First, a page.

Did Packers get away with pass interference for go-ahead TD against Saints?

Jason Owens
·2 mins read

The New Orleans Saints are no strangers to pass interference controversy.

Were they on the wrong end of yet another call on Sunday night in a 37-30 loss to the Green Bay Packers?

With the game tied at 20-20 late in the third quarter, the Packers faced a third-and-2 play from the Saints 18-yard line. Aaron Rodgers faked a handoff, rolled left and land launched a sideline pass to tight end Marcedes Lewis, who was draped by Saints safety Malcolm Jenkins.

Lewis separated from Jenkins, leapt and adjusted midair to make a circus catch before falling backward into the end zone for a touchdown to take a 27-20 lead.

Green Bay Packers tight end Marcedes Lewis (89) pulls in a touchdown reception in front of New Orleans Saints strong safety Malcolm Jenkins (27) in the second half.
Was this pass interference? (AP Photo/Butch Dill)

Did Lewis push off?

The play drew an immediate call of offensive pass interference from NBC’s Cris Collinsworth, arguing that Lewis pushed off. Jenkins appeared to concur. As did NBC rules analyst Terry McAulay.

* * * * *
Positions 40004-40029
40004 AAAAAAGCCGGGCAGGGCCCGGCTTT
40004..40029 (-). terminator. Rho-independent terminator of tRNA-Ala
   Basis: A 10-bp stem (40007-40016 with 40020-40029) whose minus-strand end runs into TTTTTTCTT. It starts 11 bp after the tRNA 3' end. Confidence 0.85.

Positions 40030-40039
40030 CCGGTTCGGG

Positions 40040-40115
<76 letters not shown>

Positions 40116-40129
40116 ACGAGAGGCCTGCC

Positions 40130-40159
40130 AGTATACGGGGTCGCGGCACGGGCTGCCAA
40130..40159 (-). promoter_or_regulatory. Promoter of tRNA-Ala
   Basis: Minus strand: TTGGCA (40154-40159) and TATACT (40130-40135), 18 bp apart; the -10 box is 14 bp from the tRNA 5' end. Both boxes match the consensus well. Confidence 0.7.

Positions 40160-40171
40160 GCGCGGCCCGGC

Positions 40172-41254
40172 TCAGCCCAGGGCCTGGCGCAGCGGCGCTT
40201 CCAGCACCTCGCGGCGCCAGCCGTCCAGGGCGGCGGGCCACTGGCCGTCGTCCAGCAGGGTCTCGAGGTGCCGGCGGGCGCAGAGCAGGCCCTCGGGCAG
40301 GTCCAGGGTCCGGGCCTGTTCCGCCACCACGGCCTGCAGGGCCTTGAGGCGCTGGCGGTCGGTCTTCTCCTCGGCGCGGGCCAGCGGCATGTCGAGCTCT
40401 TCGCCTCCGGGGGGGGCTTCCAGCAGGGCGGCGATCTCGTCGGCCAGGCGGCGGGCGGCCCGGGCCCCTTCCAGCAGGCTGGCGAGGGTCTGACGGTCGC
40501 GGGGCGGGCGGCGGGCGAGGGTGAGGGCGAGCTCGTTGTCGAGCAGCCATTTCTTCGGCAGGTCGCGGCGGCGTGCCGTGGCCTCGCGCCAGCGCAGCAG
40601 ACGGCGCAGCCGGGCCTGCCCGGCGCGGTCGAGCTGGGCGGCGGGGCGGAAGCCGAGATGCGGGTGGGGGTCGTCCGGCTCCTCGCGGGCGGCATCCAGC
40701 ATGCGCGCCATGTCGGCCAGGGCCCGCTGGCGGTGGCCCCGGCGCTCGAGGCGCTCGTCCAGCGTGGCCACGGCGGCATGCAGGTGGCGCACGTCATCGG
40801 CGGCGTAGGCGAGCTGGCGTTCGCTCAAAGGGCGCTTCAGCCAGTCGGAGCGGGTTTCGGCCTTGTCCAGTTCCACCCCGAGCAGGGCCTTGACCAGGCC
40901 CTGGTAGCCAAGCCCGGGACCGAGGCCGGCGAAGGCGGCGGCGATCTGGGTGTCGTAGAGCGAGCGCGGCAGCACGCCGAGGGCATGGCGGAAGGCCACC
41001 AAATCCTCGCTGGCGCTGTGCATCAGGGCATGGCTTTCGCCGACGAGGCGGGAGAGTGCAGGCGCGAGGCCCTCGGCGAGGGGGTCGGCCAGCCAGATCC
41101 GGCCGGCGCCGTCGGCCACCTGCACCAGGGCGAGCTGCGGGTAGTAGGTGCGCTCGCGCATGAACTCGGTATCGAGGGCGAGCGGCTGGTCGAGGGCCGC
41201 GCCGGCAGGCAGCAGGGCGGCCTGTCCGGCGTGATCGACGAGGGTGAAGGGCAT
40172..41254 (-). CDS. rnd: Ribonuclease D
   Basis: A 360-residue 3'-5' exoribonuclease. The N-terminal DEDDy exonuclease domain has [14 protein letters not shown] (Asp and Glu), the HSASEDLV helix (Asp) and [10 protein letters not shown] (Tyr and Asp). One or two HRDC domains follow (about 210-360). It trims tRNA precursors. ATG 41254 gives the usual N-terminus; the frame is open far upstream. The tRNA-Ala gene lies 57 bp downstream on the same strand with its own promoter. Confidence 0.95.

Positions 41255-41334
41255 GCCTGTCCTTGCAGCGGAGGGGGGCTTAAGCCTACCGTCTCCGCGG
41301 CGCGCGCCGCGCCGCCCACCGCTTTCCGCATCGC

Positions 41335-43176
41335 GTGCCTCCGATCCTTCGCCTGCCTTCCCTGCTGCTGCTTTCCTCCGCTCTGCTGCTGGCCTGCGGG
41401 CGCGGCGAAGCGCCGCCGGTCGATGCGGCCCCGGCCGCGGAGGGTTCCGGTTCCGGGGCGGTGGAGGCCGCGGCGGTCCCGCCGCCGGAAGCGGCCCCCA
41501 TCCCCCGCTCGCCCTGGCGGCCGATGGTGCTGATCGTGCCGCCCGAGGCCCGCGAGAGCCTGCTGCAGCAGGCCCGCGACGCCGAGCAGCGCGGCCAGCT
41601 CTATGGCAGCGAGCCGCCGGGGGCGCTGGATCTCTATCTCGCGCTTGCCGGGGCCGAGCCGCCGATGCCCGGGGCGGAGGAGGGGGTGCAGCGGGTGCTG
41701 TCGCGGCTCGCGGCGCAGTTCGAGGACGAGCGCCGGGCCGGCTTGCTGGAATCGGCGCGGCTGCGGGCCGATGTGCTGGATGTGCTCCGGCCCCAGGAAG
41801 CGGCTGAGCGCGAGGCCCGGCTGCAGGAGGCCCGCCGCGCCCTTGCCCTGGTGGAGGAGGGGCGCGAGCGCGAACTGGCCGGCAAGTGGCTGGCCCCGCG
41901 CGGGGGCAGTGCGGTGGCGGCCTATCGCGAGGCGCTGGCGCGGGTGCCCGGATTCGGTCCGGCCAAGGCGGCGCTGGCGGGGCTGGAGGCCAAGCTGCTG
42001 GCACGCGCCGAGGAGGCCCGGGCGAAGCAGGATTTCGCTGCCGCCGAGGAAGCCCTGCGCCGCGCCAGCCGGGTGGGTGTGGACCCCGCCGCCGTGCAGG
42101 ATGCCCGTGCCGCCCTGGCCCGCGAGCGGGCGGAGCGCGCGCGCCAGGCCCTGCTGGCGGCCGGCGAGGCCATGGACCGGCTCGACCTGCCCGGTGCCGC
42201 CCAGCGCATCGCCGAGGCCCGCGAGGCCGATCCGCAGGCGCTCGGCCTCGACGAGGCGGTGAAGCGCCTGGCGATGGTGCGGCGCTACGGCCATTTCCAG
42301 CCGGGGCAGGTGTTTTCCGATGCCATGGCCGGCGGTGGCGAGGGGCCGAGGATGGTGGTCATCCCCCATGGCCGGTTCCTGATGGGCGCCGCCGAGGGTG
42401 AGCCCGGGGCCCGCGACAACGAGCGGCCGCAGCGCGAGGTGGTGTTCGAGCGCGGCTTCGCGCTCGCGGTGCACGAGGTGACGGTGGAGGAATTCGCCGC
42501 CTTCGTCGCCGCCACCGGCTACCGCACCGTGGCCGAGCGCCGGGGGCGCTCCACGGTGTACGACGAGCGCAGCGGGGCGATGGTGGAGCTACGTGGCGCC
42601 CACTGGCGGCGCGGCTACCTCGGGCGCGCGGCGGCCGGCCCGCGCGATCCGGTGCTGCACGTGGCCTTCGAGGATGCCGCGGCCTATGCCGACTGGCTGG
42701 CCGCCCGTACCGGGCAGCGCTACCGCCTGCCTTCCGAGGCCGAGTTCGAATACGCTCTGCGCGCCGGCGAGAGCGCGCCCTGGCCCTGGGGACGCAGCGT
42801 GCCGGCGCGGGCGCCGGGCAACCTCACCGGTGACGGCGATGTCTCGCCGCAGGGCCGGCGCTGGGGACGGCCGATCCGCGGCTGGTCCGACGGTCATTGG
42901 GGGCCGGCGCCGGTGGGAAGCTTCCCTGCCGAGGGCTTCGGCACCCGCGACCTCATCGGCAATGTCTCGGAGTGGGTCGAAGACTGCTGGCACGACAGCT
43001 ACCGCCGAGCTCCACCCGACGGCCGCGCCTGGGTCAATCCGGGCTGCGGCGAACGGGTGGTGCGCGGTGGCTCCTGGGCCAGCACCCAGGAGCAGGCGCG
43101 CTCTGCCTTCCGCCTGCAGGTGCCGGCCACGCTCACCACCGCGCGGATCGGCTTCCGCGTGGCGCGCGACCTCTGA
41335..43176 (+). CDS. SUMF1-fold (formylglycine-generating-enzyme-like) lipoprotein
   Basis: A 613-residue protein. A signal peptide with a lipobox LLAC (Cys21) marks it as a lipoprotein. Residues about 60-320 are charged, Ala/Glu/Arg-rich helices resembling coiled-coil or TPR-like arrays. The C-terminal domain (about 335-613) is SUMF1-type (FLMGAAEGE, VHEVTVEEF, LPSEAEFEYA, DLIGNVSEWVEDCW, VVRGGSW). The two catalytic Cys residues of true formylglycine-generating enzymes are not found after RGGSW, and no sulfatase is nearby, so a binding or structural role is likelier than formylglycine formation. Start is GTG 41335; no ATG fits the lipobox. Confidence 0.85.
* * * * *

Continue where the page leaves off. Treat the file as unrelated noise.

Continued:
Here’s another look.

There’s no arm extension from Lewis, but there was clear separation after he placed his right hand on Jenkins. If there’s pass interference there, it’s borderline.

But with the game on during prime time and involving the Saints, any close call is going to be magnified. Especially when it doesn’t go New Orleans’ way.

An interference call would have resulted in a third-and-12 play from the 28-yard line instead of six points for the Packers, a dramatic difference in a tight game in the second half.

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